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City of Las Vegas’ charter school gets OK

A state board voted unanimously Friday to approve a proposal backed by the city of Las Vegas to open a public charter school in August.

The Nevada State Public Charter School Authority’s board conditionally approved a resubmitted application for Strong Start Academy Elementary School.

It’s the first time the state has considered or approved a charter school application sponsored by a local municipality.

Charter authority board chairwoman Melissa Mackedon said it’s a great opportunity to show Nevada “how cities can support education and really get behind this,” noting it also makes it critical to get it right.

In a Friday statement to the Review-Journal, Las Vegas Mayor Carolyn Goodman thanked the charter authority’s board.

“We look forward to opening for kindergarten through second grades starting in August,” she said. “The school will focus on bilingual education in both English and Spanish. We’ll have more details soon.”

It was the city of Las Vegas’ second attempt at getting approval to open its first public charter school.

In November, the authority’s board unanimously denied an application, saying it failed to meet minimum state requirements. The city revised its application and resubmitted it in mid-December.

The school received approval Friday with conditions, including that it must provide an updated enrollment lottery policy by March 1; evidence by March 1 that an executive director has been hired; copies of contracts with key service providers by April 30; evidence it’s complying with student transportation requirements; and evidence by Nov. 30 of securing a long-term facility.

Initially, the school plans to enroll up to 180 kindergarten through second graders. It will incrementally expand to serve to up 360 students through fifth grade.

It builds on the city’s already existing Strong Start Academy preschool program. The new elementary school will offer a dual language immersion program where students will learn in English and Spanish.

The charter school will initially operate in three existing city preschool facilities in the downtown area, but will eventually have one permanent location.

The applicant made a compelling case that the geographic area it plans to serve has a tremendous need for more high-quality schools, said Mark Modrcin, director of authorizing for the charter authority.

Also, the support from the city of Las Vegas is a “clear, unique and significant” strength, he said.

One noteworthy concern is it’s not evident that demand for the school originates from within its target zip codes, Modrcin said.

The city of Las Vegas is committed to the partnership with the charter school — financially and in a supportive role, said Tammy Malich, the city’s director of youth development and social innovation.

The city is actively seeking a long-term facility for the school, Malich said, and in the meantime will provide use and maintenance of already existing city facilities at no cost to the charter school.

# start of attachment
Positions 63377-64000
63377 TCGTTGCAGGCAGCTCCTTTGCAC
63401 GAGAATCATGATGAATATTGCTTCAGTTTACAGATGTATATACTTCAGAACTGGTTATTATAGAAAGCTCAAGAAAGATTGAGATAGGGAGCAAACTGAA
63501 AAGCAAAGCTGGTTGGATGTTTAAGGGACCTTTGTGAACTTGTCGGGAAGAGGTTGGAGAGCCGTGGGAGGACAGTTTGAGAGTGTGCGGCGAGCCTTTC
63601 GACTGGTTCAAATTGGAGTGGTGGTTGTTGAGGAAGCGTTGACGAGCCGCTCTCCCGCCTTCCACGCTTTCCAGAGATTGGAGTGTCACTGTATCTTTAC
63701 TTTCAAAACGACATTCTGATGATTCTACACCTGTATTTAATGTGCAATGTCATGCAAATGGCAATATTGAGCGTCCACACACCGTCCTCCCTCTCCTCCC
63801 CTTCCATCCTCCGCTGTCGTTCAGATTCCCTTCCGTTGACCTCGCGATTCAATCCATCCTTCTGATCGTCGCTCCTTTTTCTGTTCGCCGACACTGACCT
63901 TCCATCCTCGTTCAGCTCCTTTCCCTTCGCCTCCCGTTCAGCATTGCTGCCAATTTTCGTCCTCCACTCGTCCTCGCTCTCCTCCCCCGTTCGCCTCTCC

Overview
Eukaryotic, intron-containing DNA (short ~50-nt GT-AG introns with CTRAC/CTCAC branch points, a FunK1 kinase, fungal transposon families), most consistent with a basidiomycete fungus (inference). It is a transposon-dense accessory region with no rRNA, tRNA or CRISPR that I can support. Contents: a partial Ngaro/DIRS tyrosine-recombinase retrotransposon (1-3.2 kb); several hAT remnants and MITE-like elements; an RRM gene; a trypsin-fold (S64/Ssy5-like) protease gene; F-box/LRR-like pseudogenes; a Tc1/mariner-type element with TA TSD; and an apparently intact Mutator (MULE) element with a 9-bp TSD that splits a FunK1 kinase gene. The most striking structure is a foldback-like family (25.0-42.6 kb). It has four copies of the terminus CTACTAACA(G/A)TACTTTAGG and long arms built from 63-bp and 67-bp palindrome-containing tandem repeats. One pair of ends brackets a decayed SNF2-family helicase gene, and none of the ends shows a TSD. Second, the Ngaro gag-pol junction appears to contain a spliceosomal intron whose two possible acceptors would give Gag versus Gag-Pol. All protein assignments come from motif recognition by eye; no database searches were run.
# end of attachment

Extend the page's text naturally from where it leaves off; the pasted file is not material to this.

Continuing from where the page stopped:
Also, the city has committed to providing $1 million in fiscal support to the school as start-up funding, Malich said. The city council is slated to consider Feb. 16 whether to move the funds to the nonprofit that has been established for the school.

The city also is looking to create a job position as a liaison for the charter school, Malich said.

Authority board member Sheila Moulton expressed some concerns about any future change in city leadership and what impact that could have on the school, noting she wants to protect it so it doesn’t become a “political football.”

The city council voted 6-1 to support the charter school proposal, Malich said, noting the board as a collective body is in favor. The city also has an entire department all about education initiatives, she added.

In response to a question from a board member, Malich said the city will continue its fiscal and resource support for Clark County School District schools and will not divert any money away from those efforts.

Other meeting actions

After a lengthy discussion and deliberations Friday, the authority’s board voted 4-3 to deny a resubmitted application for Pioneer Technology & Arts Academy Nevada, which aimed to open in August in North Las Vegas.

The board also voted to accept the dissolution of Las Vegas Collegiate — a school that received state approval, but never opened and is voluntarily ceasing to operate.

The board approved the new elementary school for Las Vegas’ Historic Westside in December 2019. But due to the COVID-19 pandemic and facility-related issues, the school had pushed back its opening date a couple of times.

Additionally, the authority board heard an update Friday about Argent Preparatory Academy — formerly known as Silver State Charter School — in Carson City, which the authority voted to close in 2018.

A couple of former employees provided public comments urging action on promised severances they say were never paid. They said they were told that would come when the school’s building is sold.

The school was placed into court-appointed receivership in 2016 for both academic and financial reasons, charter authority Executive Director Rebecca Feiden said.

The school’s building has finally been sold, she said, and the receiver is in the process of winding down affairs at the school. Feiden said she expects that to be completed in the next several weeks.

Contact Julie Wootton-Greener at jgreener@reviewjournal.com or 702-387-2921. Follow @julieswootton on Twitter.

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